$2,476 $572 – $1,713
Family Coverage $5,335 $4,673

$1,062 – $3,255

 

Health Reimbursement Arrangement (HRA):  Health Reimbursement Arrangements (HRAs) are employer-funded group health plans from which employees are reimbursed tax-free for qualified medical expenses up to a fixed dollar amount per year.

Health Savings Account (HSA) A Health Savings Account (HSA) is a tax-exempt trust or custodial account set up with a qualified HSA trustee to pay or reimburse certain medical expenses you incur. You must be an eligible individual to qualify for an HSA. Please visit the IRS site to learn more.

According to Kaiser, only 30% of Americans enrolled in a HDHP have either the HRA or HSA included. This means that another 10% of those enrolled in a HDHP do not have the luxury of an HRA or HSA. Having these types of savings vehicles allows for individuals and employers to make tax-advantaged contributions to help offset the out of pocket costs associated with the first-dollar responsibility a deductible requires each of us to pay.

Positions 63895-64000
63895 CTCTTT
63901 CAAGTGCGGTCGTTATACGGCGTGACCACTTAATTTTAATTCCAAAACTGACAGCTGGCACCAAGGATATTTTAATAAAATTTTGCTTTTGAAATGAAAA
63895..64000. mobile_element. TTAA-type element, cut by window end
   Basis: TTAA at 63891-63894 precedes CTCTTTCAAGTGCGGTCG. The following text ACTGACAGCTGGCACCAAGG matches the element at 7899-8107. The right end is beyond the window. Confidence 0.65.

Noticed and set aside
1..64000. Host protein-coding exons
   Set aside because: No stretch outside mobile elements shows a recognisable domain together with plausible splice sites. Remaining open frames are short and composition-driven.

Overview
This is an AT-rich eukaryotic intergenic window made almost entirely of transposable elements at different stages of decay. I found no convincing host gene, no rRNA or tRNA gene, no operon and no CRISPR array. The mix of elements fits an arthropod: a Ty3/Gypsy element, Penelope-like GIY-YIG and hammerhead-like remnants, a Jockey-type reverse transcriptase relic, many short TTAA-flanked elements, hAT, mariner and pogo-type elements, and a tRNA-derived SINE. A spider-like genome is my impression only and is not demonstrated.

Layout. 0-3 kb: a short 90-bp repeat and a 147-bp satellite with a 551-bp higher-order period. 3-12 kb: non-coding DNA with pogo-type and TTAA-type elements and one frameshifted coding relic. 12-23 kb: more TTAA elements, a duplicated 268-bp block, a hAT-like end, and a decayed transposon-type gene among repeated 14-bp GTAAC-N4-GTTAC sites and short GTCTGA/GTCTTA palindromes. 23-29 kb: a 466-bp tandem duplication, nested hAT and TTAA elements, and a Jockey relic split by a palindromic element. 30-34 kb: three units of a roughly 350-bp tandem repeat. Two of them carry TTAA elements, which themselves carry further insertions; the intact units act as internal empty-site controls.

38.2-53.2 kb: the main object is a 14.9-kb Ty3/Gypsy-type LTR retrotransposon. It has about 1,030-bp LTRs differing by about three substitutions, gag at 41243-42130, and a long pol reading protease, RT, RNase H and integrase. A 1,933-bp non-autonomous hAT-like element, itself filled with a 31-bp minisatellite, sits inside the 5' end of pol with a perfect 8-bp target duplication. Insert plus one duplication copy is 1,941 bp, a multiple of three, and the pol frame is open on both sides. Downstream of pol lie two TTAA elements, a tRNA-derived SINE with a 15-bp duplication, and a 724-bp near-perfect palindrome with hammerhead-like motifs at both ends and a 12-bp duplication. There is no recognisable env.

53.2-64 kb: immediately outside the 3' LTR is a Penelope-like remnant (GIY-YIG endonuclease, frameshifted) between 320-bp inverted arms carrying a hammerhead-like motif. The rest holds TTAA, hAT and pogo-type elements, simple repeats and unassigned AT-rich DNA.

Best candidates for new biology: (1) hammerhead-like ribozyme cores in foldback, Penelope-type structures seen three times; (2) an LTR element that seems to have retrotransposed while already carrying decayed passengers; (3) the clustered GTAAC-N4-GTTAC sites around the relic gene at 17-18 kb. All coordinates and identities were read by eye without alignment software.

It’s great that some employers deposit funds into savings account to help offset costs. However, the majority of Americans do not benefit from this strategy. Additionally, people with significant health care issues typically have out of pocket costs that go well-beyond their deductible.

Why are so few Americans engaging in health care consumer behaviors?

A number of challenges and impediments are faced by patients, providers and health care systems adversely impacting people from deploying the right consumer behaviors.

Patients who face high cost-sharing may forgo medical services or may not fill a needed prescription.  This can limit adherence to treatment, reduce the chance of health improvements, and even result in even more costs.  Health care providers would then see debt due to uncompensated care.  What often happens in the U.S. health care system in these situations is a transfer of costs over to those Americans who can pay their bills or to health insurance plans in the form of higher premiums subsidized; services are inflated to cover the uninsured or uncompensated services.

Health insurance literacy among Americans is low.  People are not always aware of what services are subject to their deductible, what is routine or considered chronic care. As a result, they are not able to predict or expect what their costs may be in the future.

One could also argue that it is not realistic for a person to actually choose where to get their treatment performed, let alone shop for the best price.